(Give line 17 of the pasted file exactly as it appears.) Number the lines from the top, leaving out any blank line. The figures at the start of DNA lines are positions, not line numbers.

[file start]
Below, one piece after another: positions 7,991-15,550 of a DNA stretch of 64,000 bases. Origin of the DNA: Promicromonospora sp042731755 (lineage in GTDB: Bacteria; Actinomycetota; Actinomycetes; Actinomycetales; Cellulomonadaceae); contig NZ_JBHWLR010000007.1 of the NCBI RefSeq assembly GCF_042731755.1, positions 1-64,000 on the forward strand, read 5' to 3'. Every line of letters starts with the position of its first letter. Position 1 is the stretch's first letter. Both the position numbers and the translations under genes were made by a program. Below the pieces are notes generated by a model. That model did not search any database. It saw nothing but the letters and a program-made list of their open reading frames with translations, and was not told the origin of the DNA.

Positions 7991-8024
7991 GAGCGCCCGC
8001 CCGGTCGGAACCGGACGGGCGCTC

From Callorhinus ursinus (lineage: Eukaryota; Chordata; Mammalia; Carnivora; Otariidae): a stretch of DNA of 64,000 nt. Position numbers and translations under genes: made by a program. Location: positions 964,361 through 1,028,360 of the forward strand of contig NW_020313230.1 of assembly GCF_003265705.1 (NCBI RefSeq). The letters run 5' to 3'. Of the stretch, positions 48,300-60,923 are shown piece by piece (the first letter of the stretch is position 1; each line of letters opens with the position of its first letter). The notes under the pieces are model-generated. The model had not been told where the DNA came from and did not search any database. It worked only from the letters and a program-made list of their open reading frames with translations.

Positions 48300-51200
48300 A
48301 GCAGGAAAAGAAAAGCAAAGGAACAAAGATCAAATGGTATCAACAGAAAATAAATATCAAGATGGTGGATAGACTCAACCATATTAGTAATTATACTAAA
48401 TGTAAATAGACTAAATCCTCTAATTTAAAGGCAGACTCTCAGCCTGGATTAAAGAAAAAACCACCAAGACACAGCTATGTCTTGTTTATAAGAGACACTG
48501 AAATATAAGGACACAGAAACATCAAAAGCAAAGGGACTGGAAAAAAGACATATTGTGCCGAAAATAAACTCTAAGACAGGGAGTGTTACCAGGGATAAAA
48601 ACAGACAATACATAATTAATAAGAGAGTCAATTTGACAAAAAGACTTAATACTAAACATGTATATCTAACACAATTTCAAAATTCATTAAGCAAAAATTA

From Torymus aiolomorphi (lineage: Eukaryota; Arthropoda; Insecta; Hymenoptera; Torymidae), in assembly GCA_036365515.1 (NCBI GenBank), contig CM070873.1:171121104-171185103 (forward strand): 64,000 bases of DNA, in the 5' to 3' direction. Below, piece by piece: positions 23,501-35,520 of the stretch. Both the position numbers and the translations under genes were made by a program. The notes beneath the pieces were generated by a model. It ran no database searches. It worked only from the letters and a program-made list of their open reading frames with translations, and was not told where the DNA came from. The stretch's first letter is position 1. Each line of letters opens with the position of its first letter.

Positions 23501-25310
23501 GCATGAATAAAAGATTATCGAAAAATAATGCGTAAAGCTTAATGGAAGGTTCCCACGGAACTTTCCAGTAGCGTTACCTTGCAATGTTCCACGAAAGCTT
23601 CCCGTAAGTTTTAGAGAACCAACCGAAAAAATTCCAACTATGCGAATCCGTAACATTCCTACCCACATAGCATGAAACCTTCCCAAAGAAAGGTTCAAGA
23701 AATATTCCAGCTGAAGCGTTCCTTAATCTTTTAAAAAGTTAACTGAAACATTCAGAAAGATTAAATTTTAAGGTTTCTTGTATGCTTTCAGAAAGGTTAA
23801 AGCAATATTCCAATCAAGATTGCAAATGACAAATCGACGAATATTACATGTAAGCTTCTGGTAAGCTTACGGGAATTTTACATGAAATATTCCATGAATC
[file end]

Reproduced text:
23801 AGCAATATTCCAATCAAGATTGCAAATGACAAATCGACGAATATTACATGTAAGCTTCTGGTAAGCTTACGGGAATTTTACATGAAATATTCCATGAATC